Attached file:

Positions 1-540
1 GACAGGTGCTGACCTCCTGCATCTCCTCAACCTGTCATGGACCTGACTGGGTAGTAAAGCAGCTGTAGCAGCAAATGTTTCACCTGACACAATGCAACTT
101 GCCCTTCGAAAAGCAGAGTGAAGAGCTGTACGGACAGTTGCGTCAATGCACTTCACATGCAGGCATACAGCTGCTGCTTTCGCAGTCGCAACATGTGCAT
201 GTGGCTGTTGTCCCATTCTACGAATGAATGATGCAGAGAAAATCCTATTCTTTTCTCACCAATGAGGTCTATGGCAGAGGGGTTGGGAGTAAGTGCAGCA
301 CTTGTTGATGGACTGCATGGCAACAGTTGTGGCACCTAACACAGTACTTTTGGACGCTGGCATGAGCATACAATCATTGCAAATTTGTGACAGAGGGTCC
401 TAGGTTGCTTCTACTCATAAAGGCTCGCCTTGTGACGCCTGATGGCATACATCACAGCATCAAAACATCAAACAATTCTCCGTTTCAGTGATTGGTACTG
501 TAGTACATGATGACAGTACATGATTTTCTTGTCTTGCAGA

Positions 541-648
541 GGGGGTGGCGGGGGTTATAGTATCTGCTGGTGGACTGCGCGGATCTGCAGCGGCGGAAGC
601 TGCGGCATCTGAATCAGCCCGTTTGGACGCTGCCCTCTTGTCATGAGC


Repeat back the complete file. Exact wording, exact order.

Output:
Positions 1-540
1 GACAGGTGCTGACCTCCTGCATCTCCTCAACCTGTCATGGACCTGACTGGGTAGTAAAGCAGCTGTAGCAGCAAATGTTTCACCTGACACAATGCAACTT
101 GCCCTTCGAAAAGCAGAGTGAAGAGCTGTACGGACAGTTGCGTCAATGCACTTCACATGCAGGCATACAGCTGCTGCTTTCGCAGTCGCAACATGTGCAT
201 GTGGCTGTTGTCCCATTCTACGAATGAATGATGCAGAGAAAATCCTATTCTTTTCTCACCAATGAGGTCTATGGCAGAGGGGTTGGGAGTAAGTGCAGCA
301 CTTGTTGATGGACTGCATGGCAACAGTTGTGGCACCTAACACAGTACTTTTGGACGCTGGCATGAGCATACAATCATTGCAAATTTGTGACAGAGGGTCC
401 TAGGTTGCTTCTACTCATAAAGGCTCGCCTTGTGACGCCTGATGGCATACATCACAGCATCAAAACATCAAACAATTCTCCGTTTCAGTGATTGGTACTG
501 TAGTACATGATGACAGTACATGATTTTCTTGTCTTGCAGA

Positions 541-648
541 GGGGGTGGCGGGGGTTATAGTATCTGCTGGTGGACTGCGCGGATCTGCAGCGGCGGAAGC
601 TGCGGCATCTGAATCAGCCCGTTTGGACGCTGCCCTCTTGTCATGAGC